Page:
I knew descending into Creasy Shelter and then having to climb back up to the ridge would be brutal, so I left a can of soup, cold brewed coffee, red bull and other treats at Veach.  I cut my hand on the soup and was getting eaten alive by mosquitos.  Climbing Veach is normally hard, but doable.  Today was walk walky.  Any pressure on the saddle hurt.  It wasn't too bad, but honestly after I got to the overlook, the real test began.

The ticks and deer flies swarmed me on  the east ridge.  The briars that had destroyed my skin on the west ridge were now being bitten by ticks, hit by my pedals incessantly and tormented by deer flies.  I really wasn't expecting to be picking ticks off me while I tried to negotiate this gnarly terrain.  It isn't that easy to get a tick off of you with cycling gloves on.  Oh, and at the slow pace that I was going, the gnats buzzed constantly in my ears and eyes.  Certain places poison ivy engulfed the trail.  Still waiting to see if I got it.

From Habron to Shawl is  total brutality at this point.  So many hike a bikes and rough terrain.  I did ride a couple of sections that I just thought, fuck ya.  An extreme low point came when the orange trail dips on the east side of the ridge.  Normally, when we are riding up there we don't do that, we just stay on the ridge.  But in order to follow blaze...I said FUCK there more times than any other place.

Doing the math, which I'm never good as I get tired, I knew that I could make it in a day.  I wasn't sure about my lights though.  I had only one light and used it for almost 5 hours in the morning.  I got to Shawl just when I needed to put it back on.  My hands weren't really working anymore.  I had to use my teeth to put it on.  I finally got it on and there was some juice.  Thank god I could descend with a light.  I rode some tough stuff on Shawl, I guess because of adrenaline.  I caught some air and though to myself , yeeha!  If I ever doubted that I am a mountain biker through and through that moment cemented it for me.  I still want to find flow and have fun when I'm on my last leg.

The car was so close, but had to do the proper blaze and finish the 3/4 mile on the only built trail on the Ring into the parking lot.  My car was still there even though I had thoughts that what if someone stole my car and I had to ride to help?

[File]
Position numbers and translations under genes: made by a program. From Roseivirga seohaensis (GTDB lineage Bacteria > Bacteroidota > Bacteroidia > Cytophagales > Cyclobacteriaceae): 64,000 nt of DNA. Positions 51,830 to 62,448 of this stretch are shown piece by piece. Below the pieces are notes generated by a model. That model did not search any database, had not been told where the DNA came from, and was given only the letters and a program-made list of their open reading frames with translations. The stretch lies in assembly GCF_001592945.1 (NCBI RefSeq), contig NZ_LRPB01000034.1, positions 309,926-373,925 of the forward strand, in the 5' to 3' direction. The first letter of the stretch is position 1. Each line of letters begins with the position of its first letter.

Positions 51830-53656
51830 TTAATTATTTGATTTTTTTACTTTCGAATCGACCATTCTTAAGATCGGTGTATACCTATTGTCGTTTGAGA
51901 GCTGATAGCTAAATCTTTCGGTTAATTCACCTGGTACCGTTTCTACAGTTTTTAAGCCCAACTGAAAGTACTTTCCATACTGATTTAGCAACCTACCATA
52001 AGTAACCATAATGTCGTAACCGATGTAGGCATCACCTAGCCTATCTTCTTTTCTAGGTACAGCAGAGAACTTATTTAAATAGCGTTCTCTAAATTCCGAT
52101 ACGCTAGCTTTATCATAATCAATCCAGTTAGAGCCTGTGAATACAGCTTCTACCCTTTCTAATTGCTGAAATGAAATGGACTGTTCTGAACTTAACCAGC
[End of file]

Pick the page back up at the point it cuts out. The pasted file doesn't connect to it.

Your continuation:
I hadn't really planned what I was going to do after, but Preston had sent a text to say I could stay at his house.  I needed two hands to get my car started because truly my hands took the worst of the wear.  I still was crawling with ticks and imagining more. I was so chaffed.

I got back to my car at 10pm after 20.5 hours of being out.  No record time, but first person to do the reverse Ring and first woman, 6th person to complete the Massanutten Orange Loop by mountain bike.

This whole thing started with a running race that has kept detailed records of the event.  Check it out. Happy Trail Runners

A hard thing about this was going right into a 3 day instructing and guiding weekend for 18 women at Elk River Touring Center.  I was exhausted and beat up, but realizing the power of the mind is greater than any physical strength or limitation.  Women constantly list finding confidence as the number one reason to take a clinic from me.  I tell them that you find confidence by doing things that are hard and outside your comfort zone and surviving them and learning from experience.  Completing the Ring, definitely gave me the confidence to know that I'm tough and do can hard things.  And it reminds me to continue to surround myself with people who dream and push their limits and basically "do shit".

Special thanks go out to Michael Carpenter, Kyle Lawrence, Charlie Snyder, Sam Skidmore, Lindsey Carpenter, Barry Croker, Preston Stempler, Zach Adams, Chris Scott,  Shenandoah Bicycle Company, Blackwater Bikes, Ibis Cycles, Shimano, Industry Nine, Pearl Izumi.

Face with tears of Joy

The Ring is 71 miles of the Orange Loop around Fort Valley, Virginia.  I've been riding up there for years and absolutely love it.  It is rocky, dry, technical, slow moving and lots of steeps.  Usually when I ride there I don't manage to cover much ground and always have to walk lines on the uphill and down!
That sunny east ridge of Massanutten. Photo credit: Eric Jensen
I only know of 3 dudes that have completed it in one day and one has an asterisk because he missed Wanoaze(but I'm still counting him).  Now could more people do it...yes, of course.  It's not that hard, but it is pretty hard.  It's slow going. It's certainly not for everyone.  And there really needs to be two categories of Ring rides:  Those who complete it in one day and those that complete the toughest moves on the Ring.( And I would say there are about 3-4 dudes that can do that)
Look at those deep, deep oak leaves!  The strenuous hike up  Waterfall Trail.
 Carey Lowery asked if I would like to do it.    She made  me commit and I really appreciate that. My nature is too laid back sometimes and she is a good motivator and very driven.  She hadn't even ridden Fort Valley before so had no idea what the terrain was like in person.  And she did great!  I think she'll be the first woman to do it in one day.
Chutes and rocks.  Photo credit: Kyle Lawrence

This doesn't even look hard, but it's picky. Photo credit:Carey Lowery

This is the word of the year.  Last year was vape.  I would of chose Boost.

Tuesday, April 7, 2015

How is mountain biking like sex?